IM Giam Choo Kwee (1942-2018) - Fearless Tactician, Respected Organizer and Trainer

IM Giam Choo Kwee (1942-2018) - Fearless Tactician, Respected Organizer and Trainer

CM juniortay
Aug 16, 2018, 9:50 AM |

The game was way past its 4th hour at the 1995 Asian Teams Championships and there were only a handful of people left in the NUS tournament hall. The Singapore 2 and Malaysian representatives on board 4 were right smack into a drawish-looking ending. There was much pride at stake for the locals as we were down 1-2 against our neighbours and 53 year old IM Giam Choo Kwee kept the pressure on against young Malaysian student Abdul Haq.


After the win, I congratulated 'Giam' on winning the difficult ending and earning Singapore the draw. He acknowledged that Haq had played well and he had to keep pressing with the hope that the teenager would make mistakes in exhaustion- -which came to past. This was Giam past his prime, he was deadly in the 70s, a still powerful force in the 80s (I recall reading about him him playing in an open event held in London 1980 where he tied for 8th with the likes of  future GMs John Nunn, Keith Arkell, Borjan Kurajica, Tony Kosten and Glenn Flear) but yet he rescued the Singapore team en-route to a bronze medal Board prize a decade later.

This was not his first Asian Teams Board prize. In the inaugural event in Penang 1974, he inspired the Singapore team to  a stunning 3-1 upset of India (we were like out-rated close to 100 pts on average) with this swift crush of IM Ravisekhar on board 2. The following game showed the typical Giam style, his favourite Closed Sicilian, giving up his bishop for knight to establish the Giam Knights, sacrificing material merrily and whipping up an irresistible kingside attack.

Giam won the Board 2 silver medal eventually. When Giam was poised to play a typical pawn or piece sacrifice, he would let out a sigh as in bidding goodbye to the offered chess-bit and then fold his arms and observe stoically as his opponents decide whether it is a legit sac or a scam. In casual games, he would punctuate the move with the refrain "Scared?!...scared don't play chess!" If there's anything to describe his play, it is fearless and swashbuckling.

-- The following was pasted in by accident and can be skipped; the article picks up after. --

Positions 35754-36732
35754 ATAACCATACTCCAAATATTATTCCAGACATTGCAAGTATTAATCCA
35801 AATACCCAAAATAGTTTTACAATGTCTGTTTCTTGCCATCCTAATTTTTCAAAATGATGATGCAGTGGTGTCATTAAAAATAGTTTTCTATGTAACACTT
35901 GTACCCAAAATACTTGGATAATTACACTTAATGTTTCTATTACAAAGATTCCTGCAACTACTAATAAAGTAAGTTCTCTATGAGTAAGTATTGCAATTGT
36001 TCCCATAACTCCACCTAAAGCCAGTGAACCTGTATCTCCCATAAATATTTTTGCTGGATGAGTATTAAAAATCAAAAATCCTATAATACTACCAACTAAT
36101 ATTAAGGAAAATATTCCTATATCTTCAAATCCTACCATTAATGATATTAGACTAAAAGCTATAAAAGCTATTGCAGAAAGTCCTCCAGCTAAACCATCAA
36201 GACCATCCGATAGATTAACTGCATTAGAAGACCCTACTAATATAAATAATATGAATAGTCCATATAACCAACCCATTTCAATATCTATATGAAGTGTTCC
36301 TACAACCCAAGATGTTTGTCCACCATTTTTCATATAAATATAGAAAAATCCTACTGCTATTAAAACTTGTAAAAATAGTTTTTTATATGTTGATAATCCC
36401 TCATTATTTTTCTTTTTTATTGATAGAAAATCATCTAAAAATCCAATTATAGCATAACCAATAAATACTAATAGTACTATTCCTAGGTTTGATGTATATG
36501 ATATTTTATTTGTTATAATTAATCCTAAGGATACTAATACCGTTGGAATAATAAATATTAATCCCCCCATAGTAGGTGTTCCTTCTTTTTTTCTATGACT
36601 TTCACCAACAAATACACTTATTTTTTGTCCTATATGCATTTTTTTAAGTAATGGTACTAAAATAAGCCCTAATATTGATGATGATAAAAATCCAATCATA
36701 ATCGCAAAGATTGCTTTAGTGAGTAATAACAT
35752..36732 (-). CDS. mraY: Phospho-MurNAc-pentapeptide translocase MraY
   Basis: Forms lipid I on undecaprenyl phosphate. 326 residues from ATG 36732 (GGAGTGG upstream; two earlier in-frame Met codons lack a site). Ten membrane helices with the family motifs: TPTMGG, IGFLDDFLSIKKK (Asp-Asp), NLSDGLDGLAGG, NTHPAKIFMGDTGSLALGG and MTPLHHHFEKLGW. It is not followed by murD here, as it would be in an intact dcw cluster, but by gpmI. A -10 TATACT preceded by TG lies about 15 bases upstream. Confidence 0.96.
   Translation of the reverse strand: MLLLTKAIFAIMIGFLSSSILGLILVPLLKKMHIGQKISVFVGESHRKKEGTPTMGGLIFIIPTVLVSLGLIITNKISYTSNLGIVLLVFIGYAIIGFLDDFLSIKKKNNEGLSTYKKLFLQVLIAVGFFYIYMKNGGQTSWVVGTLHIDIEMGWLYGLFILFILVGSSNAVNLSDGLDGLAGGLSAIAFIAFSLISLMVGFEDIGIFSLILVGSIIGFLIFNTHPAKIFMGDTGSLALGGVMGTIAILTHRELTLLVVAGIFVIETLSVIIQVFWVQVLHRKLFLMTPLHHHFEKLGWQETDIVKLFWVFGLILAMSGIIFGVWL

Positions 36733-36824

One particular memorable win was in a National Championships against Mark Tan Keng Yew, a top junior then who reached SCF 2100 way before his peers. He offered the b2-pawn yet again and even spent a tempo to lock up the bishop which nabbed it before launching a slow motion kingside attack during which Giam gave up his entire queenside. And what was the piece responsible for the Black's king's denouement?  The Giam knight of course. And like the Ravisekhar game, a rook sacrifice ended the proceedings.

Giam could also pull off some fine finesses from unexpected angles. Take this position against Iranian IM Harandi. 


Giam had just slid his rook from a8-d8. What is the point of this mysterious rook move, putting the dude onto a closed d-file?

Let Prof Lim Kok Ann, who annotated this game in the Straits Times explain it to us.

By today's standards, Giam  (a naval architect by profession) could be considered a relatively late starter in chess but half a century ago, he became a top contender rather swiftly. In 1960 (when he was already 18), he was placed in the Class 1 Category of the Malayan Championships  whereas the Championship Category was contested by the likes of Hickey and Fontana. Soon, he became a regular tourney topper. By 1962, he had already finished 3rd in the National Championships.  Giam won the National Champion title in 1972 and 1973. He also represented Singapore in 4 Olympiads and 2 Asian Zonals and was the 2nd Singaporean to make the IM title  (1975) after Tan Lian Ann. Among his prestigious wins were the 1980 Singapore International Festival title and the 1971 and 1975 Pesta Sukan Championships.

Giam also aided Prof Lim in running SCF events, assuming many portfolios including the VP post, especially in organizing events and taking charge of youth development, most pertinently after Prof took up FIDE postings.

GM Wong Meng Kong recalled helping Giam with events in Cairnhill, Siglap and Kampong Kapur CCs in the late 60s and early 70s, carrying tables and chairs. Those were the days of pairings done by hand, and instead of lists, tournament bulletins with tables and schedules were prepared before the events for all participants.